Real Courage

Courage: “Mental or moral strength to face danger without fear.” This definition is very true, but in recent experiences I have witnessed that real courage is more than facing “danger without fear.”

Real courage is the strength to accept responsibility for your mistakes, without hiding or attempting to blame anyone other than yourself. It is the ability to remain steadfast in a decision affecting the greater good even when it would be easier to give in. But most of all, it is the ability to look fear right in the eye and overcome it to do what is right.

All of these things, and more, have become extremely evident as I have watched my younger sister mature in the past six months.

Learning She Was Pregnant

It seems so long ago, but just four months ago my family learned that my sister had another person growing inside of her body. This baby would be joining us sometime in January. The news shocked not only me and my family, but my sister who was carrying the child as well. She had attempted to make excuses for all the warning signs which pointed to what she felt happening within her body, to no avail.

What frustrated me the most was that the father of the baby had moved across the country to New York, abandoning his responsibilities. This left my sister feeling alone with the implications of whatever decision she made for her baby. So, she leaned heavily on the strength of my mother and the rest of our family. This brought us even closer together.

Seeing Her Courage

My sister showed tremendous courage in accepting that there was nothing she could do but move forward. Rather than dwelling on her situation and feeling sorry for herself, my sister began actively seeking input on what her choices were. She wanted to learn what options she had for the coming months. Ultimately, she was left with two choices. It was too late for an abortion, so she could either keep the child and drop out of school to take care of him (since that’s what she personally felt she’d need to do), or she could place him for adoption.

Courageously Choosing Adoption

My sister ended up contacting an adoption agency and began sifting through various families in search of the right one. I was tremendously impressed by my sister’s decision-making and steadfastness in this process. She had to decide who to entrust with the most important thing in her life. Her choice wasn’t based on the superficial things, like age or appearance. Instead, she based her decision on who would give her son the best life and home possible. Her maturity showed me how much she had grown up and how courageous she truly was as she moved forward in the process.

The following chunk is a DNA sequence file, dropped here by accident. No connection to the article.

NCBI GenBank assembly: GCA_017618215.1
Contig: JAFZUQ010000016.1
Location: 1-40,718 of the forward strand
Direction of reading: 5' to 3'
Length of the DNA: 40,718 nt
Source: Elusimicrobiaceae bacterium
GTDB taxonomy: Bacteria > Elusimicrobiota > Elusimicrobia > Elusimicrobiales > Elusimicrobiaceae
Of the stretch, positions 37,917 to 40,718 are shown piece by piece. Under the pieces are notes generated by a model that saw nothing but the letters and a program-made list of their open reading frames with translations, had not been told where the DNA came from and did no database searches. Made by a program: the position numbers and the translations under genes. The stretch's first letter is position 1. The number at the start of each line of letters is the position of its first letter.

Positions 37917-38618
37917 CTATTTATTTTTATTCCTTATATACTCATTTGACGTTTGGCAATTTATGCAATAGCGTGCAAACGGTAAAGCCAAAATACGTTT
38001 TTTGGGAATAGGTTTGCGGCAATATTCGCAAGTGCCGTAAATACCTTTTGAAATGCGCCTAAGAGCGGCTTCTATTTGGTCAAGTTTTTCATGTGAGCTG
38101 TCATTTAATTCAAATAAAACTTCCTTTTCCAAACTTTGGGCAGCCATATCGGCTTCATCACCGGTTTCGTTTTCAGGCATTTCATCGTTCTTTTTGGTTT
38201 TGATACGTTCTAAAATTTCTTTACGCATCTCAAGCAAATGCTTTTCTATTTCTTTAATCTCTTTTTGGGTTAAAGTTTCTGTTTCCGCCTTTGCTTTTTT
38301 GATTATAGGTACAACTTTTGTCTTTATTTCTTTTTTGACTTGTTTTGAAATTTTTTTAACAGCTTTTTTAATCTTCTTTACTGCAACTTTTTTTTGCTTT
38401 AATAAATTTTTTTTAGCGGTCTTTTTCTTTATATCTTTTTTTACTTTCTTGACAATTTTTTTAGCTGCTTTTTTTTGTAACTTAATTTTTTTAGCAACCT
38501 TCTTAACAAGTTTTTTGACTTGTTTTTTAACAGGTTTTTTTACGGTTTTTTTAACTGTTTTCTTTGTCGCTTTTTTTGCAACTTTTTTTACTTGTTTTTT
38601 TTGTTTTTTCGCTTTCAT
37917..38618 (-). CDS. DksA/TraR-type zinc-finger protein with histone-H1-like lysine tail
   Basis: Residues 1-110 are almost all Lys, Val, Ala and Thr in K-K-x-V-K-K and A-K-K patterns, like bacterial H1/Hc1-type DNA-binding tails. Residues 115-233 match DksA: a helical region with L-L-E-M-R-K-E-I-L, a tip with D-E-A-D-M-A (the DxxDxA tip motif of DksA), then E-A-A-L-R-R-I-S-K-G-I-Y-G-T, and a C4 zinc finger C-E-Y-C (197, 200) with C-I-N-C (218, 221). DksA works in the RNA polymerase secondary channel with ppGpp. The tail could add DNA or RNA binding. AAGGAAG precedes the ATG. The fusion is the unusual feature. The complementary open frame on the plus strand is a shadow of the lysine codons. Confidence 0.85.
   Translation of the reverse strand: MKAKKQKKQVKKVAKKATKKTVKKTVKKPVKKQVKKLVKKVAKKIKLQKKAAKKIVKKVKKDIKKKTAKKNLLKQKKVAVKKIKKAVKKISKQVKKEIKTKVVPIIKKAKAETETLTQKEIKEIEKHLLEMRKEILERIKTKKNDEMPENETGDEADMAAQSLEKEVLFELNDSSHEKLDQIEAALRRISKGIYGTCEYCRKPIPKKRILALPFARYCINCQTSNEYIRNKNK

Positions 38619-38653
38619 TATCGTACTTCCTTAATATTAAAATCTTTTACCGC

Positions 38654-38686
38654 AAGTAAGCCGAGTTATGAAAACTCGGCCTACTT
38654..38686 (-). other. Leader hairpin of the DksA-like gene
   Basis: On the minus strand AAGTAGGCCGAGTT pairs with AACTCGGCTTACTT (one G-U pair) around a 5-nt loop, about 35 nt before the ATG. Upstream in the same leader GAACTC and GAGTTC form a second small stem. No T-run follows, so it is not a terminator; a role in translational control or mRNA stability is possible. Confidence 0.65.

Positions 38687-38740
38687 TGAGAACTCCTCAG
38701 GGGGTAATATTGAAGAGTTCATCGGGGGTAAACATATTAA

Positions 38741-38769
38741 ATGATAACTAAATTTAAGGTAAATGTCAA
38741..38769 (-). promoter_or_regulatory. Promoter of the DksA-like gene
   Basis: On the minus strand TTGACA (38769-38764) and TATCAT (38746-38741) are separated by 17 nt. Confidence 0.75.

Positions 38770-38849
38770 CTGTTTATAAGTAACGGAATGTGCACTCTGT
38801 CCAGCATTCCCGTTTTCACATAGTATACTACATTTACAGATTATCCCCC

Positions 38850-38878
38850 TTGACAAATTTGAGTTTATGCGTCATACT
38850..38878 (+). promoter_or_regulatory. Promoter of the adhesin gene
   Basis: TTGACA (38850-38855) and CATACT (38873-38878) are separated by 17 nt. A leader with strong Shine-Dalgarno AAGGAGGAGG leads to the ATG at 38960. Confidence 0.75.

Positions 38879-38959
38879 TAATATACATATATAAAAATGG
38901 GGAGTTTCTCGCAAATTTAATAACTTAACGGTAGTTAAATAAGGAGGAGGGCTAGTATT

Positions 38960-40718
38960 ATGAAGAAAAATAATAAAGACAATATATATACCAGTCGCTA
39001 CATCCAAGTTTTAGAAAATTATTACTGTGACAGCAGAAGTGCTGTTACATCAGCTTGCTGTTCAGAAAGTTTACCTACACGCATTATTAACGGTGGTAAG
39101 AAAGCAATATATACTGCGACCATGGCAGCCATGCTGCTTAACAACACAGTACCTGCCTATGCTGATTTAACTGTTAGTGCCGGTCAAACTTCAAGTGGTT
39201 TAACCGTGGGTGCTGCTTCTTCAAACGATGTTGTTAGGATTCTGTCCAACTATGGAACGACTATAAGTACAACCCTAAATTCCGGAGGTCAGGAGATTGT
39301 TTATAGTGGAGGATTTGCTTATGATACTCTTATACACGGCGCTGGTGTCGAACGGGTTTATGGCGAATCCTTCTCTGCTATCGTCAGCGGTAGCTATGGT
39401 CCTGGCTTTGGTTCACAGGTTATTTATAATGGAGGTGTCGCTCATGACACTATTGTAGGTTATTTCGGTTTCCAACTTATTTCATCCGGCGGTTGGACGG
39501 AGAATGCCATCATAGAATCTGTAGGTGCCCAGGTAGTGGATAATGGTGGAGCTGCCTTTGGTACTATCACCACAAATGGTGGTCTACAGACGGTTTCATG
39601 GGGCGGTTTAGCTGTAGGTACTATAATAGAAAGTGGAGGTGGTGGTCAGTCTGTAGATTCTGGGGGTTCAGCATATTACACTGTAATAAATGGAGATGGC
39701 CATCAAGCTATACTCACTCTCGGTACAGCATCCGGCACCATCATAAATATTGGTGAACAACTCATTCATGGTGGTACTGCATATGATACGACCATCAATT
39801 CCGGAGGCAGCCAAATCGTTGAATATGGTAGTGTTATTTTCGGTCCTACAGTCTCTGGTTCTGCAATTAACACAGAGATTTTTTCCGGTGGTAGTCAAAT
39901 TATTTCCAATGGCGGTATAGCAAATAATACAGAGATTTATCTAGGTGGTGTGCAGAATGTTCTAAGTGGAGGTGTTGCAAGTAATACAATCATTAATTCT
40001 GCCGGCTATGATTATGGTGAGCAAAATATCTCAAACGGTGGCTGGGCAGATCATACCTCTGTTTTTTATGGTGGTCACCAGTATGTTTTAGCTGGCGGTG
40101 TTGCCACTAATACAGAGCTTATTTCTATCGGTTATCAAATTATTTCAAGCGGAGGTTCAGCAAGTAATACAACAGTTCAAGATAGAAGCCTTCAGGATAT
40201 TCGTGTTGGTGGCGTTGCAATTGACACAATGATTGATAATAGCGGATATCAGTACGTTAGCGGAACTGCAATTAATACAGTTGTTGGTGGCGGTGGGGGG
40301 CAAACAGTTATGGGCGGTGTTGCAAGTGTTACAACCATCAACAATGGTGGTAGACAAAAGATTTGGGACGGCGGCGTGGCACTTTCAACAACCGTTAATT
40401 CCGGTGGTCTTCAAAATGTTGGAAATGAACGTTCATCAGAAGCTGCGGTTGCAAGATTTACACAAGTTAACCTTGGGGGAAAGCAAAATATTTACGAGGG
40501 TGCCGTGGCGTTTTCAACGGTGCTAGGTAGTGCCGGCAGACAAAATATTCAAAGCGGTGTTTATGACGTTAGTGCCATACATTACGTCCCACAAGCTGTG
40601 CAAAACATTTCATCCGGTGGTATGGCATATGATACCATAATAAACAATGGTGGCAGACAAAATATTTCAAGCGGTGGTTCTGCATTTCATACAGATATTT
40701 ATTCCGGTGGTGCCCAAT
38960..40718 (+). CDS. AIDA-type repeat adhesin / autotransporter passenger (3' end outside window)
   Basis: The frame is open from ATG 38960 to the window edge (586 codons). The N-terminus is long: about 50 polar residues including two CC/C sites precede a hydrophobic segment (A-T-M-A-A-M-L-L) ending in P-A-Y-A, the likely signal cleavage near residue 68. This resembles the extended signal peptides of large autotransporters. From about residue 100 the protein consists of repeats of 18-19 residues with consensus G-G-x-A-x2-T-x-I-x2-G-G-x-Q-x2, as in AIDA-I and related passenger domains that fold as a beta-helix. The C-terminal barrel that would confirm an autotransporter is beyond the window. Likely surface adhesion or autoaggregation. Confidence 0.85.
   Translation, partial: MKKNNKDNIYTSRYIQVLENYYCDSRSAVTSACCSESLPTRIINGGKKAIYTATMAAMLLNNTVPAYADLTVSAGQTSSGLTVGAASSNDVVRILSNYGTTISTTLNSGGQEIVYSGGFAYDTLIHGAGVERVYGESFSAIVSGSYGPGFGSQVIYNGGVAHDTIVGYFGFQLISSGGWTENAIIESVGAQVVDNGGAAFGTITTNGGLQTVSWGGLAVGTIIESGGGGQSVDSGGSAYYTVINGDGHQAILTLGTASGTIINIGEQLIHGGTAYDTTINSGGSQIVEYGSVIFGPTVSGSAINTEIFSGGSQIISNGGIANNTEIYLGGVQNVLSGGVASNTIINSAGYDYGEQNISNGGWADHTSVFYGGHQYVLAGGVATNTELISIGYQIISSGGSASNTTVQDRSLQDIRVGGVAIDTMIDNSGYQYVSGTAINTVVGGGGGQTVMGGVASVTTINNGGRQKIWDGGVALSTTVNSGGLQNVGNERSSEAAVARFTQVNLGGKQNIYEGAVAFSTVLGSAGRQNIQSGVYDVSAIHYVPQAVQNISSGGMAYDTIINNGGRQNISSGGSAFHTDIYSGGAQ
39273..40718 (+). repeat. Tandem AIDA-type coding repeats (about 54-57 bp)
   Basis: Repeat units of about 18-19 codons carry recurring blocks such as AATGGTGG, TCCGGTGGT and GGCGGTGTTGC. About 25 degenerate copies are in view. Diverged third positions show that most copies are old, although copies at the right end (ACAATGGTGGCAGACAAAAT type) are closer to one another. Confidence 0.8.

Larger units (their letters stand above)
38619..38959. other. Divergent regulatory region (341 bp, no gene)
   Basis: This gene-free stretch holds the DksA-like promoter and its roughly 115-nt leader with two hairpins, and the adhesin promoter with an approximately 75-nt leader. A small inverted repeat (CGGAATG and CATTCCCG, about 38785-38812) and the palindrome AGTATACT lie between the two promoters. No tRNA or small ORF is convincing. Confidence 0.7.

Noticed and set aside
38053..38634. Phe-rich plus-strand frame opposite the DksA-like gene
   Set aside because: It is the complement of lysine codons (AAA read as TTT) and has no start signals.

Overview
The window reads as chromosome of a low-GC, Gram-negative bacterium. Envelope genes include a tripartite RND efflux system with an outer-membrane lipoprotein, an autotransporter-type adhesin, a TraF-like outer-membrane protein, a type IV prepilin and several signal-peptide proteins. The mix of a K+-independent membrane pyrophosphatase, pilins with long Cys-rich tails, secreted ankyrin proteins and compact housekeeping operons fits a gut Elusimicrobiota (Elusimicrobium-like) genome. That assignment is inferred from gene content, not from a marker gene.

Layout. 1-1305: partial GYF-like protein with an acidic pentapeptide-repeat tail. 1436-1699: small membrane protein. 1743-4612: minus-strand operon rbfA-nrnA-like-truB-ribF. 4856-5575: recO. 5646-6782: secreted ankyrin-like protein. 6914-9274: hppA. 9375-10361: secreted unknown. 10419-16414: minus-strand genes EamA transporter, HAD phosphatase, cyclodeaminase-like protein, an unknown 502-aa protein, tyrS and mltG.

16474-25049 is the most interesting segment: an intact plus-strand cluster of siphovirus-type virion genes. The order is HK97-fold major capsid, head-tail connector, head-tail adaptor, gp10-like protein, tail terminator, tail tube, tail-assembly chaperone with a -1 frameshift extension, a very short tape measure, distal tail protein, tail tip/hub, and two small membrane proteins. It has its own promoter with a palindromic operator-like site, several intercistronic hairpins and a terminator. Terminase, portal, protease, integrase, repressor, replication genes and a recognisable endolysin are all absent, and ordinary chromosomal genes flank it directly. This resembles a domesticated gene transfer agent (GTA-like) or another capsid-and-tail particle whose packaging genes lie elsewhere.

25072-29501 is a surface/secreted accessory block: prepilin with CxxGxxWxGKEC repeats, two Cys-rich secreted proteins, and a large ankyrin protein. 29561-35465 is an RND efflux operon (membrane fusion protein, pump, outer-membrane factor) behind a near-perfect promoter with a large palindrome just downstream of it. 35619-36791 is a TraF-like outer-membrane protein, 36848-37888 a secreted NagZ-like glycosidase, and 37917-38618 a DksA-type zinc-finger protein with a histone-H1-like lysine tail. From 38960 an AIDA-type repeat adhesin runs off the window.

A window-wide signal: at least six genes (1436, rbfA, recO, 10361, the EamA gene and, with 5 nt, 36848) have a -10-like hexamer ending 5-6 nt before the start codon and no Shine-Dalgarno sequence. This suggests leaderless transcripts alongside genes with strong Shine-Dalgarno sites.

Meeting with a Hopeful Adoptive Family

I was able to attend a meeting with a family she was considering as the adoptive family for her son. During that meeting, I witnessed my sister muster the courage to ask the family all of the questions she needed answers to. I am not sure I personally would have been able to do that.

Owning Up to the Pregnany

As my sister’s pregnancy became increasingly noticeable as the baby grew larger. Instead of choosing to hide it and remain home from school to avoid embarrassment, my sister refused to be deterred. She continued to attend school and faced all questions without flinching or attempting to deceive anyone about what had occurred and what she was going to do in the future.

It was truly amazing to witness her conversing with her friends in the hallways as if nothing had ever happened, even with immature boys asking asinine questions in the background. Her actions demonstrated courage that many people can only wish they possessed. Her example taught me that real courage is standing proudly despite your mistakes, and doing so amid criticism and opposition.

Supporting Her Courageous Delivery

As her contractions began, it truly became real to me that another life had grown within her. My respect for her grew even more as she endured the pain of preparing for childbirth.

She went in for an appointment on a Wednesday afternoon and subsequently was induced into labor. Amazingly, she gave birth to a beautiful boy some eleven hours later at 12:48 in the morning.

I was worried I wouldn’t be able to see my nephew before he went home with his new family. I had basketball games both Thursday and Friday night, as well as school during the day. Fortunately, things worked out, and I was able to visit my newest family member the day after he was born.